We Share Interests

Hikaru Seino – Ganon Florist

July 9th, 2014  |  Published in ARTS, FEATURE

Hikaru SeinoGood ol’ Lynn Valley, 2011, a balmy summer evening: where and when I first met Hikaru Seino. After returning to his hometown of Sapporo, Hikaru-san started up Ganon Florist specializing in beautiful, evocative floral designs that are anywhere from tastefully conservative to sublime.

“Ganon” is derived from Japanese “ガンガン恩返し” which is roughly an expression about giving thanks to all. Check out the studio’s website as well as the facebook page.

In an interview, Takanori Aiba said that he attempts “to portray the beauty of the spiritual union between humanity and the natural environment” and that his work “speaks of the human aspiration to live amongst and in tune with nature…” Hikaru Seino shares a similar vision where humans comfortably coexist with nature. In his work, we see a symbiotic union. It is welcomed. It is a way of life.













In the winter of 1999, I took a class that I think was called Issues in Contemporary Literature. It was taught by Paul Budra of SFU’s Department of English. The theme was horror and it was maybe one of the best courses I have ever done as it showed me how historical context can shape the evolution of an artist and a story. It also introduced me to a bunch of fancy terms I can now use to talk about famous works, words like “epistolary” and stuff. Near the end of the term, one of the books we looked at was Kathe Koje’s Extremities. Fifteen or so years later, I am remembering her story, the Neglected Garden, and thought I would read it again after years more of accumulated perspective.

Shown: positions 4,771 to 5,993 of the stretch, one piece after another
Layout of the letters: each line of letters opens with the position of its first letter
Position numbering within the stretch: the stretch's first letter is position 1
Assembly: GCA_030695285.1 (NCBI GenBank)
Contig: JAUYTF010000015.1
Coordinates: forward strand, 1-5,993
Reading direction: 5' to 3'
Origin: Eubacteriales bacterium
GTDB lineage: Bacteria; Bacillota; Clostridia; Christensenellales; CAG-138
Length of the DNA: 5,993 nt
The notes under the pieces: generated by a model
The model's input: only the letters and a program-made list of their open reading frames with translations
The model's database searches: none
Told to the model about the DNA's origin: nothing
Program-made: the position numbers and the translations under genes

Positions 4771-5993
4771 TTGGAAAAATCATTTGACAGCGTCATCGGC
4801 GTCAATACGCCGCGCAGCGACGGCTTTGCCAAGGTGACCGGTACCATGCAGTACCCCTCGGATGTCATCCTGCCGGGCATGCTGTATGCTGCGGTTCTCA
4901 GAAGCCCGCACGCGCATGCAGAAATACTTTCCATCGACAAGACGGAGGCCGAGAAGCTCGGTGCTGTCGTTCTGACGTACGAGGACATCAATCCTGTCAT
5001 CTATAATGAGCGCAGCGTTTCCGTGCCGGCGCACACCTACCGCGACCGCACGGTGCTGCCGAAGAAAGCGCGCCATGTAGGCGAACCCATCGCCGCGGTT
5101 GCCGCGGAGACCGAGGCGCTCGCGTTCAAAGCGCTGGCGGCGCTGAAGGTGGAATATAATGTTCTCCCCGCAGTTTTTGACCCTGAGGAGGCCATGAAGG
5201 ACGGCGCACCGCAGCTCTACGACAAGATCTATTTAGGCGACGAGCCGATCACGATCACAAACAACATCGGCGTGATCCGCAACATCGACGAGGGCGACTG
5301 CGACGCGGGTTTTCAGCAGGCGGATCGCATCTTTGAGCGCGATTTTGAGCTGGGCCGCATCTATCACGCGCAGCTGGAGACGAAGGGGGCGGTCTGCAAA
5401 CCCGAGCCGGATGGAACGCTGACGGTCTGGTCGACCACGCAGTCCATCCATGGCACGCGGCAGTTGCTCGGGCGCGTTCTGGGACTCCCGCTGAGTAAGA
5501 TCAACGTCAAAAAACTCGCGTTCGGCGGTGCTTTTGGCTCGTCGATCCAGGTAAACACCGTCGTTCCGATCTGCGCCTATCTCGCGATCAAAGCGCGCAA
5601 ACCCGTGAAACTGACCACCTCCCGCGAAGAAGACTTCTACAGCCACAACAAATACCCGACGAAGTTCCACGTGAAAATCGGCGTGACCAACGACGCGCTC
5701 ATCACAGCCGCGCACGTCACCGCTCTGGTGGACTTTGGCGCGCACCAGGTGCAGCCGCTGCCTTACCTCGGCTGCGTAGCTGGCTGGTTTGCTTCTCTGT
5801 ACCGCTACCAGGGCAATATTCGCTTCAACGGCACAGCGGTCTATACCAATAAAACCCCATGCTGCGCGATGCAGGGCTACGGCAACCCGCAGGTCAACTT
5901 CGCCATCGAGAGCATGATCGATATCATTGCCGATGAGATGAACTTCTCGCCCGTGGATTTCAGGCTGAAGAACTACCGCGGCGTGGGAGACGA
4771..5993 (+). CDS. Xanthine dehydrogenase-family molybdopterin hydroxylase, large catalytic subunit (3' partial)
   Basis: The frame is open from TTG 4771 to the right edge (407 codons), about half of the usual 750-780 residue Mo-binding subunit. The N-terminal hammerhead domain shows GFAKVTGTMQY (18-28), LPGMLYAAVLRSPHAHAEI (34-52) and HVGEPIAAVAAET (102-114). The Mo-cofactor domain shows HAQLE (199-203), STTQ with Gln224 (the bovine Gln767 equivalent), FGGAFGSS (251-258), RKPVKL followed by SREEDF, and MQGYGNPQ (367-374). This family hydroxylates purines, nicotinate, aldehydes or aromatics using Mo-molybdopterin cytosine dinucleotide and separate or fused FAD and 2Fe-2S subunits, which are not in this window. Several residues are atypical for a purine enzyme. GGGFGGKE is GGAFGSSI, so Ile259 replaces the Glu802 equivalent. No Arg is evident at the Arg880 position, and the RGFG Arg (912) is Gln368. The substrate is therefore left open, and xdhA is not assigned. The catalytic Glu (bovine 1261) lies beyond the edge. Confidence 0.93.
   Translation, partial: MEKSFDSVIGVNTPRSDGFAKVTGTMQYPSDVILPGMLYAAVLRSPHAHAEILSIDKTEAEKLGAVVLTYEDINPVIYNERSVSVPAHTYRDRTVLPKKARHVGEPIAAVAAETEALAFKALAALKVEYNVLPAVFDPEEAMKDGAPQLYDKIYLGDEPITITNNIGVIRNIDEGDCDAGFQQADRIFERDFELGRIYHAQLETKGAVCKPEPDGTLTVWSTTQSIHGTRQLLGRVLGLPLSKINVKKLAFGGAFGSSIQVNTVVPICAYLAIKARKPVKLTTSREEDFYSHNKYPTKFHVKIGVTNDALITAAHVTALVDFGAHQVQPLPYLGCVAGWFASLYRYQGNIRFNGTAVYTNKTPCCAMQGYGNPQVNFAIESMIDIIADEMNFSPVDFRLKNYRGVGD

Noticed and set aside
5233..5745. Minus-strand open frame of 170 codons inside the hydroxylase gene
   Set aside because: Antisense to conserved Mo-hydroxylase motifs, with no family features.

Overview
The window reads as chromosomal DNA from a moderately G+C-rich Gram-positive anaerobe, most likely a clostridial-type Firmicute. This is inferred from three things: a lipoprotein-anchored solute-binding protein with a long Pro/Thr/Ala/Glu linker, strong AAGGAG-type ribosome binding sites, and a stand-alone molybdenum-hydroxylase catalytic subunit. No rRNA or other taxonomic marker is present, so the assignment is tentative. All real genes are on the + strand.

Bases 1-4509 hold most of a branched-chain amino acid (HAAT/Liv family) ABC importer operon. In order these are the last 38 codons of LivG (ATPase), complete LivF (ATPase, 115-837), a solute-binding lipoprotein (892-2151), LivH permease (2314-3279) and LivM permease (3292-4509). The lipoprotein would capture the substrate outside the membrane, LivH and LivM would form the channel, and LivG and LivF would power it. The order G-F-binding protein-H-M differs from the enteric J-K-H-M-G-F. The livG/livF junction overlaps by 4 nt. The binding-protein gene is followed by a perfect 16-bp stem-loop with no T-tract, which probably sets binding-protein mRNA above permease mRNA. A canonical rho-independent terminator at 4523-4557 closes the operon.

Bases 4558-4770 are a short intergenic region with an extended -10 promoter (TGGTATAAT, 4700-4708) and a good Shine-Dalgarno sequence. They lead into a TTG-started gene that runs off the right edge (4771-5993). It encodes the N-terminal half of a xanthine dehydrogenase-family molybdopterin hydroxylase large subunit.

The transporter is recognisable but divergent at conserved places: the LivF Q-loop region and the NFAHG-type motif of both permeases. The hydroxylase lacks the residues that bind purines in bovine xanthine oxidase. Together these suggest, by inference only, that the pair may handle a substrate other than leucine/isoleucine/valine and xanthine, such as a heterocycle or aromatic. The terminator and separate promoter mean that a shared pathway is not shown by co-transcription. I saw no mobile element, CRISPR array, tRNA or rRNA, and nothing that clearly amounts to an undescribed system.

Here’s a brief description of Extremities found on goodreads.com: “In the 16 stories of Extremities, Kathe Koja enters the lives of ordinary people caught in extraordinary and often disturbing situations.”

And a brief description of the author from goodreads.com

“Her writing is lush and poetic, yet at the same time she leaves much unsaid, counting on the reader to ground the stories with his or her own sense of place. Koja’s blend of mundane characters, supernatural or at least unexplained situations, and a constant undercurrent of the erotic, is a satisfying and disturbing gateway into another world. Each story, unique in character and setting, gives a snapshot of an existence where reality and nightmares collide.” –Andy Bookwalter

In fact, got a break? You can read the three thousand word short story at weirdfictionreview.com:

The Neglected Garden - weirdfictionreview

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